• Megabit? Megabyte? Is there a difference?



    Marketing is a wonderful thing, isn't it?
    It's the art of giving you just enough information to make the wrong impression. There are marketers out there who willingly trade on what you think you know to make you buy something they don't even understand.

    Take the curious case of megabits, megabytes, and mebibytes. Mebibytes you say? What the frack is a mebibyte? Most people haven't heard of them so don't feel bad. Here's a way you can amaze your friends at the same time turn off telemarketers.



    Let's start with the basics. At the heart of it all is the bit. Bit is supposed to stand for "binary digit" but you know that's made up -- you know that the funny-cigarette-smoking computer guys in the 60s just came up with a food-oriented analogy for their numbers. A bit is either a 1 or a 0. It's on or off; as they used to say, it's got to be this or that. But a bit doesn't do a whole lot for you. It certainly isn't going to let you do a whole lot. In order to even show a single letter on the screen or a single note of music you need about 16 of them in a row.

    Back in the day, those hungry programmers decided to call a string of eight bits a byte. Eight bits got you just enough information to send a single letter, and so it was pretty useful. (For proof those people were using 'wacky weedus,' they also called four bits a nybble. What did they call two bits? Why, a shave and a haircut.)

    Even a byte doesn't do a whole lot for you. If one letter is one byte, you need several thousand of them for just this little article. That's where the metric system comes in. You remember the metric system... they tried to teach it to you in school but you thought you'd never need it.

    String 1,000,000 bytes together and you get a megabyte. (You know they wanted to call it a "chomp," you just know it.) String 1,000,000,000 bytes together and you get a gigabyte, which is enough for two movies or quite a few songs. But hey, you knew this.

    What you didn't realize is that while you were calling megabytes "megs" and gigabytes "gigs" your internet service provider has been waiting to confuse you with their own terminology. See, when networks started, speeds were measured in baud, meaning "bits of audio data." This wasn't the actual total of bits being transferred -- there were other sorts of bits in play that checked to make sure that nothing got messed up. So a line could be 380bps (bits per second) but actually give you only 300 baud. Well, since the bits per second number was higher, the marketers grabbed onto it. Maybe you remember dial up modems that measured speeds in Kbps (kilobits per second, or multiples of 1,000 bits per second.) Today's speeds are measured in Mbps,or megabits per second.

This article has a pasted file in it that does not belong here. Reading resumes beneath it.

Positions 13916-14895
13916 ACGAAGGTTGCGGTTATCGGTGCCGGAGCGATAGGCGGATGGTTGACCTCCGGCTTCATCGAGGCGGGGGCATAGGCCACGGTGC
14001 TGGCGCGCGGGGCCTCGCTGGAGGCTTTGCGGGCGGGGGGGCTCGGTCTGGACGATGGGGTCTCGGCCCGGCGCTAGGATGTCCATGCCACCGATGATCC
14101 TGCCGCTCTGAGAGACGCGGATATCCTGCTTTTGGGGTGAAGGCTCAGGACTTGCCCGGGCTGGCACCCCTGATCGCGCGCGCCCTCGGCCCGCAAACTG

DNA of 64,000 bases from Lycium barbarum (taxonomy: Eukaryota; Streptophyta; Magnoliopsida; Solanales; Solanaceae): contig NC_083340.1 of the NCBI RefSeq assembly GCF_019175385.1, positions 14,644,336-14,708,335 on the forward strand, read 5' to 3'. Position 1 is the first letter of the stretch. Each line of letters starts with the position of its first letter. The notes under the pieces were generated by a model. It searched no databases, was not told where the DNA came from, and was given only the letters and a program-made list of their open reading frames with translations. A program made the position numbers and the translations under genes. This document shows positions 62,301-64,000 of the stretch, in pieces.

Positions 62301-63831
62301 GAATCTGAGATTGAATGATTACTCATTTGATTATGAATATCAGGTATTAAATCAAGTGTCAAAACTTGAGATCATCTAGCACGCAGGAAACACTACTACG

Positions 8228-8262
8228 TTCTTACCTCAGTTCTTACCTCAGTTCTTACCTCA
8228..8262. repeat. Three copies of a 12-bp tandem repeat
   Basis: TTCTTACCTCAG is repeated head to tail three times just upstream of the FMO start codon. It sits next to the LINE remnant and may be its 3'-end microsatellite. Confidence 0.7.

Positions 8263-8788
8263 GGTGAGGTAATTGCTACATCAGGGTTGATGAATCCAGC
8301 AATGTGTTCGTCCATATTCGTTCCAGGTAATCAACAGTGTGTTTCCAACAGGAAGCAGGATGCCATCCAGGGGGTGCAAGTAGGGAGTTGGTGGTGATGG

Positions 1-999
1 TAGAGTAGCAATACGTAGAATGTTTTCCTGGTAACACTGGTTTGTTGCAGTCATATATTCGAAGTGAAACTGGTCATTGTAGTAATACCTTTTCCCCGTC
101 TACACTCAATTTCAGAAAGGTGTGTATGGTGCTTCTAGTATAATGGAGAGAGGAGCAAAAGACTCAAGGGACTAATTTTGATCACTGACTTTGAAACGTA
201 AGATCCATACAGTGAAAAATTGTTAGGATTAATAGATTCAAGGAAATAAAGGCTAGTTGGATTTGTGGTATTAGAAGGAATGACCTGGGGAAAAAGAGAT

OK... this is where the marketing comes in.

    See, speeds are measured in megabits per second but they know that you're trained to think in megabytes. See, if you want to transfer one megabyte, you actually need to transfer eight megabits. Not only that but when you're downloading, there's other data that hitches a ride to make sure that the data you want doesn't get corrupt. So the math gets even more confusing.

    Let's say you have a 25 megabit per second (25mbps) connection. You want to download a 25 megabyte file. How long does it take? if your first thought was "1 second" then the marketing people have done their job. In reality the fastest it could be would be 8 seconds (25 megabytes = 200 megabits) but with all the checking it is probably more like 12 seconds.

    When your internet service provider says you've got a "50 meg line" he's hoping you think that's a lot. In fact it means that the average HD movie will still download in roughly 20 minutes even if you're consistently getting top speed. That's fast, but it's not what you might have thought you were getting.

    Oh, what about mebibytes? We didn't forget them. A megabyte is 1,000,000 bytes but computers actually count in multiples of two. Megabytes make for good sales numbers but internally your computer is probably thinking in mebibytes. A mebibyte is 1,024,576 bytes. Most people ignore this convenient fact and then wonder why they can't fit the entire 56-hour Lord of the Rings saga onto a flash drive when the math says they should.

    So... the moral here is if someone comes up to you with a term like "meg" or "gig" make them explain it. You don't know if it's megabits, megabytes, or mebibytes, and the difference is pretty important.

    This article was inspired by: Your Internet Speed: Megabits vs. Megabytes | Ron Stauffer Blog

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    Comments 3 Comments
    1. HoTat2's Avatar
      HoTat2 -
      "Baud" means "bits of audio data?"

      Wow, after all this time I'd always thought it was the unit for code signaling speed named in honor of the French telegraph engineer Emile Baudot (1845-1903), the inventor of the Baudot code for telegraphy. 😀
    1. Stuart Sweet's Avatar
      Stuart Sweet -
      That's the first time I've heard that, I heard the other numerous times. Perhaps it's both.
    1. dsiebert's Avatar
      dsiebert -
      He's correct, at least about the signal speed not sure about the naming. Baud is the symbol rate, and is not the same as bps. 33.6 Kbps modems were 3429 baud, with 10 bit per symbol QAM coding and error correction.